Wait. What? We didn’t mention the car? Oh then, good news, readers! When 2004 finally gets here, we are going to have a revolution in the automobile industry that will eliminate the need for drivers, windows, and any real practical or aesthetic design sense. While it’s fun to poke fun at predictions in film that fail to deliver (Where’s the Terminator army most of us were hoping for in 1997?), sometimes it just gets silly. Let’s look at the advancements in ten years of a car. Here’s the 1985 and 1995 Ford Mustang:
Sure there are some changes. Maybe a little sleeker by design and some performance and mechanical upgrades. When movie makers look to show a future in their movies, they often consult experts in science and technology. Spielberg famously did so for Minority Report. We’re guessing the creators of Timecop consulted the caterer’s eleven-year-old son. Behold:
Anyway, back to That Moment. The baddies decide their best tactic is to use a taser gun, which, if you’re unfamiliar with what that is, then watch the clip again! No, seriously, it is a very popular non-lethal tool that law enforcement use to subdue potentially problematic or otherwise dangerous people. Did you notice we said non-lethal. (Okay, they can be lethal.) And we’ll disregard the fact that the baddie, in all his delightful henchmen-iness, monologues enough to tell him it’s 50,000 volts, which sounds terrifyingly effective because . . . big number. But anyone with basic understanding of electricity knows it’s the amps baby, not the volts! That’s what does the damage. But, “200 milliamps motherf*cker” loses that certain badass flare.
One last bit about the taser. In the film, the device makes a sharp, ascending electrical charge sound before firing. This is sci-fiction. In real life, tasers emit a rapid clicking sound when delivering the juice. They are silent before being fired. Maybe in 2004 they invent one that takes care of all these issues. I can’t wait for the future!
Moving on. When Walker arrived at his house the evening before, his home’s automated voice says, “There are no new messages,” which seems kind of redundant as the very large TV monitor right beside the door also reads the same. But fine, we’ll accept that. My desktop computer alerts me with both visual and auditory alerts. Anyway, the swinging open door triggers the message, and we get that it’s an audio cue so later when the baddies break in, the voice will alert Walker. Two things though. First, the voice triggered well before the door was even fully ajar for Walker, but the two goons are inside and standing right on top of him before she speaks again. Maybe a faulty contact somewhere. And two, the voice doesn’t even wake him, the charge-up of the taser does.
You’re thinking, “Wait, cynical movie reviewers. They used time travel and just appeared in Walker’s room.” Yes! Why didn’t we think of that? Because we did. They didn’t. As seen throughout the film, time travel involves opening some bubbly warping vortexy thing, which, as regulated by the film, requires the user to arrive in a potentially dangerous but ultimately amusing destination. Granted, Walker’s apartment, with Walker inside, meets the definition of dangerous, but where’s the bubbly warping vortexy thing? Where’s the awkward landing in a tub full of water or on a stovetop burner?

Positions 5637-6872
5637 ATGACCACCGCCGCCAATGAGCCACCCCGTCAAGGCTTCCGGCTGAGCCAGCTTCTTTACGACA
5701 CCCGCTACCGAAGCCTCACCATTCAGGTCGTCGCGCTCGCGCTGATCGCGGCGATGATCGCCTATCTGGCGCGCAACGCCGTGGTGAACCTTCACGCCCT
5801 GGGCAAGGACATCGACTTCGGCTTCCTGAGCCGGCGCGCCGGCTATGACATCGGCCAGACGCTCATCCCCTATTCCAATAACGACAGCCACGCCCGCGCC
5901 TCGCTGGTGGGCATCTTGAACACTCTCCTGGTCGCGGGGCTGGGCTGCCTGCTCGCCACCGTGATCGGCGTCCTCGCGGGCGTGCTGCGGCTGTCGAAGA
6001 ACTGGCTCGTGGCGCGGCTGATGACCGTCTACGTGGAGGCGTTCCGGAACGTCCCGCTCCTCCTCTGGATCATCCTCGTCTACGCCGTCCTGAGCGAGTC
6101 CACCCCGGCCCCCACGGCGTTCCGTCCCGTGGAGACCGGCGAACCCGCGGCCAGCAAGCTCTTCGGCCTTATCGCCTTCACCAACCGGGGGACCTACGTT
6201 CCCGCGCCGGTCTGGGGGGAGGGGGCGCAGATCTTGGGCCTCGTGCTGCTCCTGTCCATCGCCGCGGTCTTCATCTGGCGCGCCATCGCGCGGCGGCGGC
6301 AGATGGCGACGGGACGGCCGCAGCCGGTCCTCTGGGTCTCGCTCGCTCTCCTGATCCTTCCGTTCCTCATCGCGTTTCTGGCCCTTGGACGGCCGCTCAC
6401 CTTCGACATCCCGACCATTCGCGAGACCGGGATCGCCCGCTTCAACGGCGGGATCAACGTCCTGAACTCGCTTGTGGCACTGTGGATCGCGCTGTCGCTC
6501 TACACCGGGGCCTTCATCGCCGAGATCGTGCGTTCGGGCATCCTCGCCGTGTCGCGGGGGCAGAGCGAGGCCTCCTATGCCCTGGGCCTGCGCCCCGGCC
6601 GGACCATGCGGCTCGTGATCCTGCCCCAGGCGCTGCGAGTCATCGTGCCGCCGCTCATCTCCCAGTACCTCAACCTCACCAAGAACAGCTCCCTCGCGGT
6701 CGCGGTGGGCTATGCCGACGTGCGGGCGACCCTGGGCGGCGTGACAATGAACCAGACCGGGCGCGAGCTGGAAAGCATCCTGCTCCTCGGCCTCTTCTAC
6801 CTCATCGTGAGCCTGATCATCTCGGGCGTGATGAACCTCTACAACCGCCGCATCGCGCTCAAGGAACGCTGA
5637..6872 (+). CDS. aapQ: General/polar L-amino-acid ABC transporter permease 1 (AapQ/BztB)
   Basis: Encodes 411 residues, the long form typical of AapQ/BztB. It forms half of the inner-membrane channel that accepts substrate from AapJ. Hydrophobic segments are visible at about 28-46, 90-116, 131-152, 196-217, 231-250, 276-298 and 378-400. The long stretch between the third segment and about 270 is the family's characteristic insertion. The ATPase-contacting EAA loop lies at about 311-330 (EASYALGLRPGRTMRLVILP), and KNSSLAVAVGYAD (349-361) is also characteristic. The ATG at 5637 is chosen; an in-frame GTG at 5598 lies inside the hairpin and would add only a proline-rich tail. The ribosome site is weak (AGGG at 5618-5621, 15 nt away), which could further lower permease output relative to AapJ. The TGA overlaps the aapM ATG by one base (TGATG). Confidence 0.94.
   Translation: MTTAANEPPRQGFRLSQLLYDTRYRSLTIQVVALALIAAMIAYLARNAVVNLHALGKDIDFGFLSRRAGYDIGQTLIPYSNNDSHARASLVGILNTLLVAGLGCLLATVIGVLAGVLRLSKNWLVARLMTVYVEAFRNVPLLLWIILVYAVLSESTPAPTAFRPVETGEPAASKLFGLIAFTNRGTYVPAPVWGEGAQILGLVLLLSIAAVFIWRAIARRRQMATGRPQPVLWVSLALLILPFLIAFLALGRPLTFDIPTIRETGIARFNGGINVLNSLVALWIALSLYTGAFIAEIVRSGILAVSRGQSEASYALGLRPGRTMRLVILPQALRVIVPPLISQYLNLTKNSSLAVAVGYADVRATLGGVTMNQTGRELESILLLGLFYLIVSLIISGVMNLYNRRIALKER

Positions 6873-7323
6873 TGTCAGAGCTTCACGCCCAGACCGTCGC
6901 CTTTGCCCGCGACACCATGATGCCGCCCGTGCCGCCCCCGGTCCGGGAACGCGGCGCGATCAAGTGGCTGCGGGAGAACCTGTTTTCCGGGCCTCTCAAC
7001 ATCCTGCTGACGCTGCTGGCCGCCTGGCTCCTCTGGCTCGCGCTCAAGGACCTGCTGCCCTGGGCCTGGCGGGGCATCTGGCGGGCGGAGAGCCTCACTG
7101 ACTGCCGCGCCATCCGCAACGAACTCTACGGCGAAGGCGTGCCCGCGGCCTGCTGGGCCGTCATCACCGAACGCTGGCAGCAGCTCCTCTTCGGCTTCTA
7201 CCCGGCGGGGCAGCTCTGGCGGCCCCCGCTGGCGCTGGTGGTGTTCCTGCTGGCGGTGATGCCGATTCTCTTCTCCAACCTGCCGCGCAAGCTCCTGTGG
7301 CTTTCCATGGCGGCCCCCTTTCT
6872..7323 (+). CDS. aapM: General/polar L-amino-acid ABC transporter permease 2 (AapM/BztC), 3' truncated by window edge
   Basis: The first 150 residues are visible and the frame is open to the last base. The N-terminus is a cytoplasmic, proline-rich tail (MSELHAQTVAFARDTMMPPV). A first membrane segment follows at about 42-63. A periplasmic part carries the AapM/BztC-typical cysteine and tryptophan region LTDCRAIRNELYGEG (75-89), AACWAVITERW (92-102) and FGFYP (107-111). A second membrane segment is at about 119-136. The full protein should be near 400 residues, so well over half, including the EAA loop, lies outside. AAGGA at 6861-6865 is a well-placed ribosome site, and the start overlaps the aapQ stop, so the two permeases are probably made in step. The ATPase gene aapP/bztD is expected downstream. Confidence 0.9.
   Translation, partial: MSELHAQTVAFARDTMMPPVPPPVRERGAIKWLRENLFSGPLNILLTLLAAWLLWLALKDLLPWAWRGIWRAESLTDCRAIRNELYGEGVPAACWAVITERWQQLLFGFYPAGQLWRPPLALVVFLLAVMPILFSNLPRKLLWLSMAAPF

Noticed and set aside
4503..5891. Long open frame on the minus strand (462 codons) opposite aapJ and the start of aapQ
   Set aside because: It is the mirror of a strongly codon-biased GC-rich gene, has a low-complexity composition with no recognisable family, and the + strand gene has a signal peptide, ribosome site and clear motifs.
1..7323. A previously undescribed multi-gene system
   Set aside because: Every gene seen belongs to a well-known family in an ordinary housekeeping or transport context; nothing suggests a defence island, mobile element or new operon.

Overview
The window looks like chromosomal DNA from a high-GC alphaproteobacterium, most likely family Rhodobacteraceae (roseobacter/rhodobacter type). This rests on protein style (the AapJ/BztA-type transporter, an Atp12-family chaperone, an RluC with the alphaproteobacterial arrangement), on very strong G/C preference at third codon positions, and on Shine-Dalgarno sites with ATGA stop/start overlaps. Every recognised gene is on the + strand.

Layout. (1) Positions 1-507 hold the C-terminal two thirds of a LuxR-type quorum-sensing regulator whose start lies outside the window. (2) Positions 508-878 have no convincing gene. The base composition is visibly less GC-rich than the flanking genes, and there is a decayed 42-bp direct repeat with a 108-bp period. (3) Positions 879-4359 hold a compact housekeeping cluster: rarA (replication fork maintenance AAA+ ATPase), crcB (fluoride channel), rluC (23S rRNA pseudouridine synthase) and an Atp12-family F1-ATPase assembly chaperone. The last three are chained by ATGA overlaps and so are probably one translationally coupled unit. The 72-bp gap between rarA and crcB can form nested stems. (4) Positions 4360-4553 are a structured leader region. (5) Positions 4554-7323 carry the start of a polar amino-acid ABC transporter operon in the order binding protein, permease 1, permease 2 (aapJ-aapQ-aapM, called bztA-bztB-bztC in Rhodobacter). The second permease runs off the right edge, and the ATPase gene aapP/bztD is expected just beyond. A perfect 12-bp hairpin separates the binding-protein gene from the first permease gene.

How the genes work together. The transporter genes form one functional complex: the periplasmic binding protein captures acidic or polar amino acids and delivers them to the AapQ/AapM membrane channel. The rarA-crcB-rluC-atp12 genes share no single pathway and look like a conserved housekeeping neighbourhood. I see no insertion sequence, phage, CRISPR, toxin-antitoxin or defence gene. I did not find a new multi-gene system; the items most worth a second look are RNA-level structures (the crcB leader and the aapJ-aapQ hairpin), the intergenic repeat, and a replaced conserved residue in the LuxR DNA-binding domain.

And that brings us to the point about this movie and That Moment In Timecop. We’re not meant to care about these things. We want to see Van Damme tear it up, and here, he does. Magnificently.
Overall, the movie is a disappointment, despite some fun moments. While it features the action we’ve come to expect, the premise and talent both in front of and behind the camera inspired more hope for something better. Even with the time travel theme, it is hopelessly dated and unequivocally 90s. Ferris Bueller’s girlfriend, um, Mia Sara is left with nothing to do but fill in the mold to set off the revenge plot for Walker (Texas Ranger. You’ve been thinking it this whole time, don’t deny it). She is a walking cliché, most especially at the start where, wearing a face that can only mean one thing, she says to Walker, “I have something to tell you.” He of course must go to work and can’t even give her two minutes. And even though every single person in the audience knows exactly what she has to say, Muscles Brussles is oblivious. Hint: She’s pregnant.
Mia also gets clunky lines of dialogue, like “I can see into the future,” when she is playfully flirting with Walker about their relationship. Get it. Because it’s a time travel movie. Ha. Yuck. And worse, as it’s an action flick with an R-rating, she ends up showing partial nudity in a love scene so overdone there is a fork in it before a single candle is lit and the cheesy saxophone starts. Van Damme does have a firm tushy though. You could bounce a quarter off that thing. Why are we talking about this?
Back to the lovely Mia. We’re not dissing Ms Sara. She’s a good actress, but this is a thankless role. So . . . thank you, Mia Sara.
There’s a lot more 90s goodness than bad. Big, loud music, extras that seem to have no direction whatsoever, and one-liners and comebacks that are set up like bowling pins. We especially love this little ditty featuring punches accentuated by angry trumpets, machine gun fire that does nearly no damage but sparkle pretty, utterly inept door guards, soldiers catching fire, an overly complex mechanism that requires lots of flashing lights, a droning female voice giving step-by-step details of the process, a dying friend with snarky last words, a whiny pony-tailed computer geek . . . oh just watch.
There is lot of fun in watching Timecop if you let go and just take it for the popcorn pulp it was intended to be. Jean-Claude Van Damme was in his prime and looks great in the lead. We love all kinds of movies and have a special place in our hearts for a few of these actions films. Timecop tries to go beyond what audiences expected of Van Damme and yet its best parts are when it allows him to stick to what he does best.